Well, damn, 2008. You were a pretty craptacular year.
Take away kicking some GOP tail in November, there wasn't a hell of a lot for us to get all warm and cheery, looking back.
Not that I haven't had some pretty rotten New Year's before.
1980 in Reception Station, Fort Dix, New Jersey. The guy in the bunk above mine had some prime smoke to help celebrate, seeing as how he'd been sent off to the Army by a judge in Jersey City to avoid a felony assault conviction. Cold linoleum floors and the smell of wool blankets. Sweet.
1996 on Butner Road in Beaverton. Beaverton New Year's Eve tradition - and, mind yet, Beaverton is the sort of anonyburb where traditions are as scarce as beavers - is to drag out the hogleg at 11:55 and start blasting at the stroke of midnight. At the passing of 1996 the little suburban cul-de-sac housing my first wife and I sounded like that Lebanese kid's game "A Pack of Savage Moslems on the Roof of the Holiday Inn With A Crate of RPG Ammunition and Two Cases of Camels". Every year we lived there I had to resist the urge to crawl under the bed until the feu de joi ended just in case some nimrod's spent round came down through the ceiling.
So the firing drops of to desultory skirmishing, my ex falls asleep and I'm drifting off myself when a woman screams somewhere over in the next development. And I'm not talking about kidding-around screaming, or the sort of screaming that gets you embarassed when the kids wake up and find you both wearing nothing but Cool-Whip. I mean real terrified, lung-ripping screaming, the sound of a woman in pain or in panic fear.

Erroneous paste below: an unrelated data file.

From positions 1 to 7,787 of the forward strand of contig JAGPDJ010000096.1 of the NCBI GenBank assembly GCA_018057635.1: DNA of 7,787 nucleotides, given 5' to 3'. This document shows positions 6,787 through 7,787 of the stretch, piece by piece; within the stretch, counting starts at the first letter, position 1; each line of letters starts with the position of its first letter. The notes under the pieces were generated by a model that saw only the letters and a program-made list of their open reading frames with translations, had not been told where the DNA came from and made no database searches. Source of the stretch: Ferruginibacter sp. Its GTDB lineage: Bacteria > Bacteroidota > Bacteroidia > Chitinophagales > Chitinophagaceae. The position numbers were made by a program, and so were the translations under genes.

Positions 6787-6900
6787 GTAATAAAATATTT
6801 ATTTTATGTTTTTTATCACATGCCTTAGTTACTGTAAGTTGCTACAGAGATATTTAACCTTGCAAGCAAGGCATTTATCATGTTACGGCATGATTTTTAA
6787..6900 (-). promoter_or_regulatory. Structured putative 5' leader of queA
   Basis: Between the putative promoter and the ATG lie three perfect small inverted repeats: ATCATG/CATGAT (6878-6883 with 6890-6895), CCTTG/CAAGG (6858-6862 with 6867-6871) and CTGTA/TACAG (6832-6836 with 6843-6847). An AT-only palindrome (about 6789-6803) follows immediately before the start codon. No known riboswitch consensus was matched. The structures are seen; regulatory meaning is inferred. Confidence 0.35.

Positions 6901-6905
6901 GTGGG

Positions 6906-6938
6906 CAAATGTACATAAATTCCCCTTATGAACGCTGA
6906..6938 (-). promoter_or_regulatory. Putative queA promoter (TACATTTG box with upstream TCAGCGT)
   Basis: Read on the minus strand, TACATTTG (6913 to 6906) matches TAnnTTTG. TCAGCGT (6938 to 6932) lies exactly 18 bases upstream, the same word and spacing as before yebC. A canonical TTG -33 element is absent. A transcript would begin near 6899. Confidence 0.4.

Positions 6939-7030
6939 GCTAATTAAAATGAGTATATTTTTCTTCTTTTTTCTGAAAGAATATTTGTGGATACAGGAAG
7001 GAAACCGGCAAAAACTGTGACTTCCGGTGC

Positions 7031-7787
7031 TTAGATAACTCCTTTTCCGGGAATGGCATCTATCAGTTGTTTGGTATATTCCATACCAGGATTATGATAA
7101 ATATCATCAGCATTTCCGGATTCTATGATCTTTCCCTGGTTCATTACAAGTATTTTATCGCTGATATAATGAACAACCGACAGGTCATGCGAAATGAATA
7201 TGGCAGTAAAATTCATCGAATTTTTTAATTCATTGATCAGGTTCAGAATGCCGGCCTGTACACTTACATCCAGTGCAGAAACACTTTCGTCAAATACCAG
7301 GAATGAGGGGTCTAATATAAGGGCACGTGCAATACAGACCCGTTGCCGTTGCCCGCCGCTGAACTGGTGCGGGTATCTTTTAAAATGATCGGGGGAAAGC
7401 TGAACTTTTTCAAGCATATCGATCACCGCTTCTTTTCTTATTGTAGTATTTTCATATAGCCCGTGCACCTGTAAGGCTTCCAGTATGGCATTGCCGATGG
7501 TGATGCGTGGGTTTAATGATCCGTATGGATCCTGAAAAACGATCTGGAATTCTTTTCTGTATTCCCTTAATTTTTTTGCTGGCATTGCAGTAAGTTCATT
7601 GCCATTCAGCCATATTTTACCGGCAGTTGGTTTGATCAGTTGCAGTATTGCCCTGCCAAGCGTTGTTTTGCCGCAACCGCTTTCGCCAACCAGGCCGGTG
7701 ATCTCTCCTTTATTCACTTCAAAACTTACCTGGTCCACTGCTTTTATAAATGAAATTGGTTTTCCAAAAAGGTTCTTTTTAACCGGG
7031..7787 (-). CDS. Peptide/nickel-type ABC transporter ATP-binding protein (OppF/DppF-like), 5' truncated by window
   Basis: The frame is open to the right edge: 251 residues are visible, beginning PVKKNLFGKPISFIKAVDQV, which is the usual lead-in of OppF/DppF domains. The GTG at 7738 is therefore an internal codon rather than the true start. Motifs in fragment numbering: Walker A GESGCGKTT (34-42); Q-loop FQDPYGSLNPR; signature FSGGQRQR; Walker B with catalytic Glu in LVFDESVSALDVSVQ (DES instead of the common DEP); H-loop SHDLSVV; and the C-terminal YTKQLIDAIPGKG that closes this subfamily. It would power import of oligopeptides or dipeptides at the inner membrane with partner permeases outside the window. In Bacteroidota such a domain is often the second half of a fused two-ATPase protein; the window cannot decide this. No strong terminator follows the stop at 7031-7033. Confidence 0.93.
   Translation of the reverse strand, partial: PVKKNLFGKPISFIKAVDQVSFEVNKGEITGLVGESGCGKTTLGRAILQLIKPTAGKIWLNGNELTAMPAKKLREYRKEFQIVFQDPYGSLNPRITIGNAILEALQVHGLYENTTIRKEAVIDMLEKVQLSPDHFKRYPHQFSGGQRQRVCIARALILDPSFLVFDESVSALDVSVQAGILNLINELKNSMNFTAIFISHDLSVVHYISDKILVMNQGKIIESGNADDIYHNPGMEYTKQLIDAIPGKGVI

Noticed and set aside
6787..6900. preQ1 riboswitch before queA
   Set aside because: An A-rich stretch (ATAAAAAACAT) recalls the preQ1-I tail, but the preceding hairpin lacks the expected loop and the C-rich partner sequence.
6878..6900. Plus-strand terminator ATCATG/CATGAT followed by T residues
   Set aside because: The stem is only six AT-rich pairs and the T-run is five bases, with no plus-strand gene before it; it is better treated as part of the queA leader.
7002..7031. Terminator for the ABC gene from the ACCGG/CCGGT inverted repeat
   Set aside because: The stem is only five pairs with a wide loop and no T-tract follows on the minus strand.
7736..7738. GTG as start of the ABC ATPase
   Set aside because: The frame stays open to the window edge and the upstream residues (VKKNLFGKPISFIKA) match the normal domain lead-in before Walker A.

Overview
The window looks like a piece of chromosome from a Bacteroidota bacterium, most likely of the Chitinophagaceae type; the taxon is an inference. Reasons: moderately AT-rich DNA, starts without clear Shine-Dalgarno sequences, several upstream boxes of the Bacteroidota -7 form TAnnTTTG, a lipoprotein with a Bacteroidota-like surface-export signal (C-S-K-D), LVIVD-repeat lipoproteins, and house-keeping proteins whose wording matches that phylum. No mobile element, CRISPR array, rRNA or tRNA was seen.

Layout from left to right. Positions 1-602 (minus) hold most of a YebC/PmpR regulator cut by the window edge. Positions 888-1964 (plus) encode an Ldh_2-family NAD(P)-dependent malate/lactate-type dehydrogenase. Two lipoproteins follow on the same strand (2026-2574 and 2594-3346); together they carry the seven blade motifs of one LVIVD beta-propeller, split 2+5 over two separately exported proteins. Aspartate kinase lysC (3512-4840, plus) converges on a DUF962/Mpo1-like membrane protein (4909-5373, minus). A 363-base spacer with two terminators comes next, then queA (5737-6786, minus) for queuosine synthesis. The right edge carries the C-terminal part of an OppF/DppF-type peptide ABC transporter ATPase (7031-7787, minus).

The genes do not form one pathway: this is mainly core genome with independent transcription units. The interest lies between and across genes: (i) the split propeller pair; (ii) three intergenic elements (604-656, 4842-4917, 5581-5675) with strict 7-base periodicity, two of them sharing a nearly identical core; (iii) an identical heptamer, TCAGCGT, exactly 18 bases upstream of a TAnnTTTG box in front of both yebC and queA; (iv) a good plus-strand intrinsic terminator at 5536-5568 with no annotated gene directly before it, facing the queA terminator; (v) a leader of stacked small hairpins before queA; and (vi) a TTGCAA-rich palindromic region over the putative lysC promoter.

I sit bolt upright, eyes staring into the dark. She screams again, more distant this time. I run to the door, throw it open, listen. Nothing. I shuffle my shoes on, a robe, walk out to the edge of the street. Nothing. No movement, no sound. Nothing. And nothing more for the rest of the night, either. And I know because I didn't sleep until dawn...
1999 here in Portland right after my first marriage went to hell. Yeah, that was a pretty poor one.
And, of course, December 31, 2002. Just ten months after losing our little girl Bryn. Mojo working part-time, pregnant, and terrified for Baby Shea. Working a crummy temporary teaching job in Canby, 18 hour days making bupkis teaching geology to the science-impaired...
Damn. I HAVE had some bad ones, haven't I?
So this New Year's, with two sweet kids cozy in bed, working hard at a job I like, with my bride doing great in her consulting, getting slender and athletic from her bike-commute...and so many of our friends themselves doing well, and particularly the friends just starting the families, their homes full of crazy kid goodness or the hopeful anticipation of same...
Life seems pretty damn fine.
So, in the spirit of the great Hogmanays of the past: May your hearts be as open as your hearths. May you have friends across your threshold bringing the gifts of salt and black bun, wine and the ouisghie bagh, the Water of Life.
And may your new morning be filled with light, and love, and the promise of the coming year.